Figure out the motivation behind the behavior. While this can be a challenge for all parents, developing an educated guess about what is driving a behavior can lead to solutions. Be prepared to change your guess or gather information that confirms it. For example: If your child seems anxious, consider what they heard or watched that day. News programs in particular convey messages that can resonate with children far longer than with adults, so try to limit the amount of news images that your child views in the day if you find it affects them.  

Pay attention to your child’s triggers (or political sensitivities). While we often talk about sensory sensitivities in children with ASD, political triggers can be just as upsetting. When a child is knowledgeable and passionate about a topic, any challenge to their worldview could unleash a barrage of emotions. When children hear upsetting messages, sit with them and talk through what they are seeing in a developmentally appropriate way. Walk through the facts, dispel any rumors and try to explain the other person’s perspective. Answer questions to the best of your ability about what is happening in the world, and more importantly, talk to them about what THEY can DO to help in the situation. For the purposes of the political season, perhaps they can write and/or speak with local decision-makers about what is important to them. Perhaps they can raise awareness in their school about a particular issue. Review small ways they can be a part of the solution, like calling lawmakers, researching issues that matter to them or writing letters to decision-makers in the community. These may seem like simple things, but they can really help a child feel empowered and make abstract issues seem more concrete.  

Make time for yourself. Laughter is a powerful source of self-care. Consider starting a positive morning routine. This can be as simple as having quiet time with a cup of coffee and as elaborate as having a checklist of activities, such as exercise, journaling or mindfulness to start your day so that you, as an adult, can handle the day. Mental health in adults can increase the well-being of children around them. Dr. Bruce Perry indicates that “A dysregulated adult cannot calm anyone down.” And if you find yourself struggling, reach out to a mental and behavioral health professional to ask for help and advice.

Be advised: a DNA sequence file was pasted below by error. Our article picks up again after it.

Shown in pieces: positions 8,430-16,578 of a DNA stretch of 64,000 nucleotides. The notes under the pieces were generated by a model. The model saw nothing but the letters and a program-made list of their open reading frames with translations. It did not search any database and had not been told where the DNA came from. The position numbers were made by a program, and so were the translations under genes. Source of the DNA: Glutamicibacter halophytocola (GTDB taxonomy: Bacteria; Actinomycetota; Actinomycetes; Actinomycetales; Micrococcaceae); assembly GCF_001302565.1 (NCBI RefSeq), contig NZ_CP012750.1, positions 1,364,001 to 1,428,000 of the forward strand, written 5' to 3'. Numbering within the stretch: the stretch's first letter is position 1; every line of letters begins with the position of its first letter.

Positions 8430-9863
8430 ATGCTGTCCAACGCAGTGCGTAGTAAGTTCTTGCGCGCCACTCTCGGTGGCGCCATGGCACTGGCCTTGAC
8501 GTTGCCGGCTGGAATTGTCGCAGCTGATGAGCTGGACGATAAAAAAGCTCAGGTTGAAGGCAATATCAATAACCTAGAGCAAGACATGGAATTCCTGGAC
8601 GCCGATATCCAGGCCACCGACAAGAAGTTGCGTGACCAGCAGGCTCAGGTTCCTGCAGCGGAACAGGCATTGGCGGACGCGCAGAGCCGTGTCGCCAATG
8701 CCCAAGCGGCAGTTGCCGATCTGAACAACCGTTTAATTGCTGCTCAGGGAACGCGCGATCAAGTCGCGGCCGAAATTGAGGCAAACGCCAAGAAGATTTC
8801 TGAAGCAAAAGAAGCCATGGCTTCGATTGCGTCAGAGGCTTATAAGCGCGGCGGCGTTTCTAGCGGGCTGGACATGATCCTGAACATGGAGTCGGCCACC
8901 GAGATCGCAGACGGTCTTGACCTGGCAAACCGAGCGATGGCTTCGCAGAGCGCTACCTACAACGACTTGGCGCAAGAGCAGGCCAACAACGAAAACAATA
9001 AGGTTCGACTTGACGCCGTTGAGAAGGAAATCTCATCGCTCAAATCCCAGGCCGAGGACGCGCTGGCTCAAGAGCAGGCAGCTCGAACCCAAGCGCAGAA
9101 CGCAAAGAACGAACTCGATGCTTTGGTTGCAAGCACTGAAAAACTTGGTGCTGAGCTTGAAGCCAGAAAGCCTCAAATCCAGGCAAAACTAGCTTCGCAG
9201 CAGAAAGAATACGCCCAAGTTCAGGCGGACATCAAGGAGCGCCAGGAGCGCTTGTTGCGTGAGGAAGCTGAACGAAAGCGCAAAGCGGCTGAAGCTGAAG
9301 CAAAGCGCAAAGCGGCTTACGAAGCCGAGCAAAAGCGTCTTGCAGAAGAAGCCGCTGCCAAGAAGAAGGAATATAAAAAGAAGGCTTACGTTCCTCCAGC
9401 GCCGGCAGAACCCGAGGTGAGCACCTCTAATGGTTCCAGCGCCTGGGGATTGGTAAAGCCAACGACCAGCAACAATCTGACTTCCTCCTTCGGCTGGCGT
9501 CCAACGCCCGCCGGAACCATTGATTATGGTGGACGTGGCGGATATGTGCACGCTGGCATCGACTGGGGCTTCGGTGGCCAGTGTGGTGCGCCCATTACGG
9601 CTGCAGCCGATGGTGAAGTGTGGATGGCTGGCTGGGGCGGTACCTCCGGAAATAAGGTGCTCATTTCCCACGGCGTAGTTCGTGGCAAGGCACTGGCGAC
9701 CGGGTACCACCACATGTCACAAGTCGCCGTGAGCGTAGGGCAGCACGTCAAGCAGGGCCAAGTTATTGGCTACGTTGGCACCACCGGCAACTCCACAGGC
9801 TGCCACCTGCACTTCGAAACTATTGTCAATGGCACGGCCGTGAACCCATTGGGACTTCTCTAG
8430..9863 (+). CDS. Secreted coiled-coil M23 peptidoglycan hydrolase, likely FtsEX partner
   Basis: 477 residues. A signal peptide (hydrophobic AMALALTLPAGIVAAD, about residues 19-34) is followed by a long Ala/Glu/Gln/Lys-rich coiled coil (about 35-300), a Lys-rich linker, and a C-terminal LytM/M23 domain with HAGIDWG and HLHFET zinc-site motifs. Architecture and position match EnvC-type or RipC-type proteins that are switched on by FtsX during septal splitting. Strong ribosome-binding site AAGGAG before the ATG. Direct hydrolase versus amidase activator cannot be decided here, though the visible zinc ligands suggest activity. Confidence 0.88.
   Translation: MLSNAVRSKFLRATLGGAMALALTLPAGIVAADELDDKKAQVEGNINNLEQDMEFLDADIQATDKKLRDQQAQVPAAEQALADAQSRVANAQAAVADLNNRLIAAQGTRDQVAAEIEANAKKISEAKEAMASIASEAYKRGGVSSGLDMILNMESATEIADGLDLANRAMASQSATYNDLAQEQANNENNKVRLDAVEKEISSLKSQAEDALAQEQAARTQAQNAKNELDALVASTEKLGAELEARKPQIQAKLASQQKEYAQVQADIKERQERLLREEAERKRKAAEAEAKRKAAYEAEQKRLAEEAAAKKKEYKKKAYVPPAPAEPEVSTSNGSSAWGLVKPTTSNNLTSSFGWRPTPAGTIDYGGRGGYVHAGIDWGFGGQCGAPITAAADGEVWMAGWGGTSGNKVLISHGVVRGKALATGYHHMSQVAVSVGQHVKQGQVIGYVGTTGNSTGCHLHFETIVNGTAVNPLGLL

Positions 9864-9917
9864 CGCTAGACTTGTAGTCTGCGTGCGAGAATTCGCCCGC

Throughout 2020, the nation has been witness to many examples of dysregulated adults. On our screens, we’ve seen politicians yelling, COVID-19 case counts and death counts tick up and images of hurricanes and wildfires raging. These are all stressful messages that we as families are having a hard time making sense of, but they can be particularly difficult for children. This is where you, as caregivers, can be a critical part of the solution to help explain and calm anxious kids.  

Regardless of where you fall on the political spectrum, sharing a message of hope, calm and empowerment to others is a critical model to set for your family. Even when we may have fundamental inequity and real hardship that surround us each day, we need to be mindful of how our actions impact the actions of others.  

When we take the time to help children make sense of the world around them, we are helping the next generation of adults to be better at coping with stressful demands. 

Autism Speaks offers two resources to help you navigate talking about politics and exercise your voting rights: 

Autism Speaks does not provide medical or legal advice or services. Rather, Autism Speaks provides general information about autism as a service to the community. The information provided on our website is not a recommendation, referral or endorsement of any resource, therapeutic method, or service provider and does not replace the advice of medical, legal or educational professionals. Autism Speaks has not validated and is not responsible for any information, events, or services provided by third parties.